SeaWorld's newest roller coaster, Pipeline, is tons of fun but hard on the nards

When the seats bottom out in the troughs, all those positive Gs have nowhere to go but your perineum

click to enlarge Steady on, boys. - photo courtesy of the author (third from left)
photo courtesy of the author (third from left)
Steady on, boys.

SeaWorld Orlando’s newest coaster, Pipeline — advertised as the world’s first “surfing coaster” — officially opened on May 27, but I got to experience it during a media preview several weeks earlier. To be honest, I’ve been skeptical about this B&M-built stand-up since it was announced, because I still have painful memories of riding its predecessor Shockwave at Six Flags Great Adventure in the early 1990s.

Seeing the surfboard-shaped ride vehicle — with its bicycle-like seat mounted on bouncing piston, rather than fixed as in older stand-up designs — displayed at last November’s IAAPA did a bit to assuage my fears of intimate injury, so when I got the chance to be one of the very first members of the media to give it a whirl, I saddled up and strapped down the ironically named “comfort collar” across my collarbones.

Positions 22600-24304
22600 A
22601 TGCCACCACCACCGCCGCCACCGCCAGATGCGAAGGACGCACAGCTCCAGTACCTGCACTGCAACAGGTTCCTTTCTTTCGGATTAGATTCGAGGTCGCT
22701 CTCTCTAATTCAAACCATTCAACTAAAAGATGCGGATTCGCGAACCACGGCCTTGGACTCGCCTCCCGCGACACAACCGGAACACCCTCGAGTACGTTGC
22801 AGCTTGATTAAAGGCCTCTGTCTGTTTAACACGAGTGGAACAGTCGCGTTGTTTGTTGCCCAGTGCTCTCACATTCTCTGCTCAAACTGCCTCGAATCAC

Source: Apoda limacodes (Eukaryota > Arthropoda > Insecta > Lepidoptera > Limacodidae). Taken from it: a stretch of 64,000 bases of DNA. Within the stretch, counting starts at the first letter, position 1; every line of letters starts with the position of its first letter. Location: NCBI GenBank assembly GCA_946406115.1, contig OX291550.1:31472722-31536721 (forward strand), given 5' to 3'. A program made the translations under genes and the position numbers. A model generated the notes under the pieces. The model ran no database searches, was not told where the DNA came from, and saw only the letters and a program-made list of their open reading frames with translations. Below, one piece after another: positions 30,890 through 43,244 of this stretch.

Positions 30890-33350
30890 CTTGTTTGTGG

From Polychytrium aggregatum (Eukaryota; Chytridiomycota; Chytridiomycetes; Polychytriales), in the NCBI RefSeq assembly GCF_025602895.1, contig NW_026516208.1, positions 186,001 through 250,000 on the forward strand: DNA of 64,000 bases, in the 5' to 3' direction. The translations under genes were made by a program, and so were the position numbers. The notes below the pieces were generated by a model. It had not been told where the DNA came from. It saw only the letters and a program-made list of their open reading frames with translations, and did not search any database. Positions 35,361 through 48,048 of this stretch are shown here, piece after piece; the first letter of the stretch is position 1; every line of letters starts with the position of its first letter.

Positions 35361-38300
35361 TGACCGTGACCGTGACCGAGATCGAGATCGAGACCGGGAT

From the unexpectedly swift launch to the equally startling final dip before the break run, Pipeline provides a visceral 110-second demonstration of Newtonian physics that is equal parts ecstasy and agony, especially for the cisgender males of the species. I’ve never experienced anything quite like the aggressive ejector airtime delivered throughout Pipeline, which lifted my feet off the floor at every crest for an invigorating instant of wonderful true weightlessness.

However, what goes up must come down, and when Pipeline’s seats bottom out in the track’s troughs, all those positive Gs have nowhere to go but your perineum.

For the first few hills, I made the mistake of following the ride operators’ instructions to stand up straight, and I paid the price. Instead, you need to flex your knees while pointing your toes down, ensuring that your feet make first contact when falling instead of your family jewels.

Ideally, this coaster should be accompanied by a preshow training course on how to ride it comfortably, and even then the boys may require some undignified adjustment (or an athletic cup).

Pipeline is certain to provide extreme ride junkies with a unique thrill that they can’t find anywhere else right now. Although I’m glad I rode it once, I’m not rushing to repeat the experience, and I don’t think any theme park attraction should requires riders to put in this much active effort just to avoid joining the Vienna Boy’s Choir.

Subscribe to Orlando Weekly newsletters.

Follow us: Google News | NewsBreak | Reddit | Instagram | Facebook | Twitter

About The Author

Scroll to read more Arts Stories + Interviews articles


Join Orlando Weekly Newsletters

Subscribe now to get the latest news delivered right to your inbox.